It is equally ok to use underlining for a title. Since its a link and its is already underlined, problem solved. I don't support putting every toon title in quotes or italics. Isn't standing out in blue enough? I R F 17:36, 8 December 2005 (UTC)
Remember, though, that not all users see the links automatically underlined. — It's dot com 17:42, 8 December 2005 (UTC)
Who doesn't see underlined links? Mozilla Firefox people? Netscape people? If that's the case y'all need to stop being to rebelleuos and get on the microsoft train...resistance is futile. I R F 17:47, 8 December 2005 (UTC)
P.S. I'm sure that make somebody mad **cough cough JoeyDay cough cough** (I've seen his website) the comment was meant in jest. I R F 17:49, 8 December 2005 (UTC)
By the way, anybody (even an IE user) could be one of those people... just log out and see. Anonymous preferences don't automatically underline links. You could even set your own preferences to be the same (under "Misc"), as a lot of logged-in users have. — It's dot com 17:56, 8 December 2005 (UTC)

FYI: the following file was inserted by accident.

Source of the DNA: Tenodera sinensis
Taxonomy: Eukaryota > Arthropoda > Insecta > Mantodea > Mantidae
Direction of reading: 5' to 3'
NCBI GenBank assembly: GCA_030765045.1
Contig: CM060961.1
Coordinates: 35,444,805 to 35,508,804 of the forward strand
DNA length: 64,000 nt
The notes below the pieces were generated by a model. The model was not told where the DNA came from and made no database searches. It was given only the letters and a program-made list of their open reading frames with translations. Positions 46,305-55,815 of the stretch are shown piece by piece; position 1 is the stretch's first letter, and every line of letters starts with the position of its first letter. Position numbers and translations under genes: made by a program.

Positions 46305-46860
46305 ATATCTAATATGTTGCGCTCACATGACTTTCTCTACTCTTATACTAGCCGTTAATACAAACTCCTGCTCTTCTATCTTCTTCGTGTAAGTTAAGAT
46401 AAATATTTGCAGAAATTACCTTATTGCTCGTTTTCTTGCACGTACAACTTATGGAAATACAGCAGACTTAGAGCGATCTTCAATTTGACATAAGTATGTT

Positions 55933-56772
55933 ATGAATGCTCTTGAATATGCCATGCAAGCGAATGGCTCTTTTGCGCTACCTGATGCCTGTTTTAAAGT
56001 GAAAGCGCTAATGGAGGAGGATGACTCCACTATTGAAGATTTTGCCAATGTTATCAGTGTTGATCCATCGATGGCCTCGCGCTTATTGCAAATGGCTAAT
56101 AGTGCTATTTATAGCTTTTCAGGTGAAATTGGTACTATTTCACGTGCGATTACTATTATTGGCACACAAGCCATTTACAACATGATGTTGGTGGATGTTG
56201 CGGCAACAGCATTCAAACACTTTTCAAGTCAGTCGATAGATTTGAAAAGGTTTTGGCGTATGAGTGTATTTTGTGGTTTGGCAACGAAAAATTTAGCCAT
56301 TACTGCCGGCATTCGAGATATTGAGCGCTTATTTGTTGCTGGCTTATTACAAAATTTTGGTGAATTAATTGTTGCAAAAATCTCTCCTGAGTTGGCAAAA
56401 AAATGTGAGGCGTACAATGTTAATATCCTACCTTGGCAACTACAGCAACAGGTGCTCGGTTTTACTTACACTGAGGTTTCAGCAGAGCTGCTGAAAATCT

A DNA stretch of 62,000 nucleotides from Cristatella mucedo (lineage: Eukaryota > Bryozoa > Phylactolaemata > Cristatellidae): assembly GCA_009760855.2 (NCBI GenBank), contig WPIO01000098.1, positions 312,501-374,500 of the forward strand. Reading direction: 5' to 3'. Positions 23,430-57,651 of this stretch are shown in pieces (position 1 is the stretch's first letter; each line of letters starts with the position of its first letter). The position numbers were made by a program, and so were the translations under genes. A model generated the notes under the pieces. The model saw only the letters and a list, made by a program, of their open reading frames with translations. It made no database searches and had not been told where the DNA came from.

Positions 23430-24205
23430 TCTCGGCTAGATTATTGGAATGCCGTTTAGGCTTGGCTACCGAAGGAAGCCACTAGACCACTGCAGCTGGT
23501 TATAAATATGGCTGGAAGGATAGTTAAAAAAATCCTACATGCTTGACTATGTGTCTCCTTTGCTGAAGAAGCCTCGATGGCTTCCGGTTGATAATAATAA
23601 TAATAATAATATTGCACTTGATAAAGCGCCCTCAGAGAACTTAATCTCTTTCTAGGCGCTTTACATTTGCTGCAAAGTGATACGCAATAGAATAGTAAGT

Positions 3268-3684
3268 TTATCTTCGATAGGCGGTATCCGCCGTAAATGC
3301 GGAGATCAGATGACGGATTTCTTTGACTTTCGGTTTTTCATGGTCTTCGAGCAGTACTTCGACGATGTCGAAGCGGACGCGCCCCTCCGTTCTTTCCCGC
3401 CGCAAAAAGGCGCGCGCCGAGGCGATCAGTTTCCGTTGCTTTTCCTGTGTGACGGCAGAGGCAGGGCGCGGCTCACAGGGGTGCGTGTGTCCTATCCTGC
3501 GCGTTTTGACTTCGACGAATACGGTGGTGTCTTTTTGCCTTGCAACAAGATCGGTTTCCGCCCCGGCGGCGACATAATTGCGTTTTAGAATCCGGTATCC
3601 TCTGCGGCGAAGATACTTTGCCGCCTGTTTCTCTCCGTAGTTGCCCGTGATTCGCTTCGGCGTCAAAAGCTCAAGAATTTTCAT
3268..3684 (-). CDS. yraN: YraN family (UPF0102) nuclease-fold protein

LOL—replying to everybody at once here. You probably made the better part of the whole wiki somewhat mad, IRF; check the bottom right-hand corner of the page. :) And thanks for keeping the discussion open, Dot com, because I'm at least one of those "no" votes. Let me make my earlier statements stronger: I would prefer to keep it as is, arguing that the blue color alone is enough to make the title stand out, and that it doesn't have to be considered improper for electronic media to use different typographical conventions than print media. My second choice would be quotes (not for consistency or appearance so much as the fact that I still think italics should be reserved for longer works—like longer even than "big" 'toons. The DVDs could justifiably be italicized, but even a 6-minute cartoon is still on a magazine-article level as opposed to a novel.) —AbdiViklas 18:29, 8 December 2005 (UTC)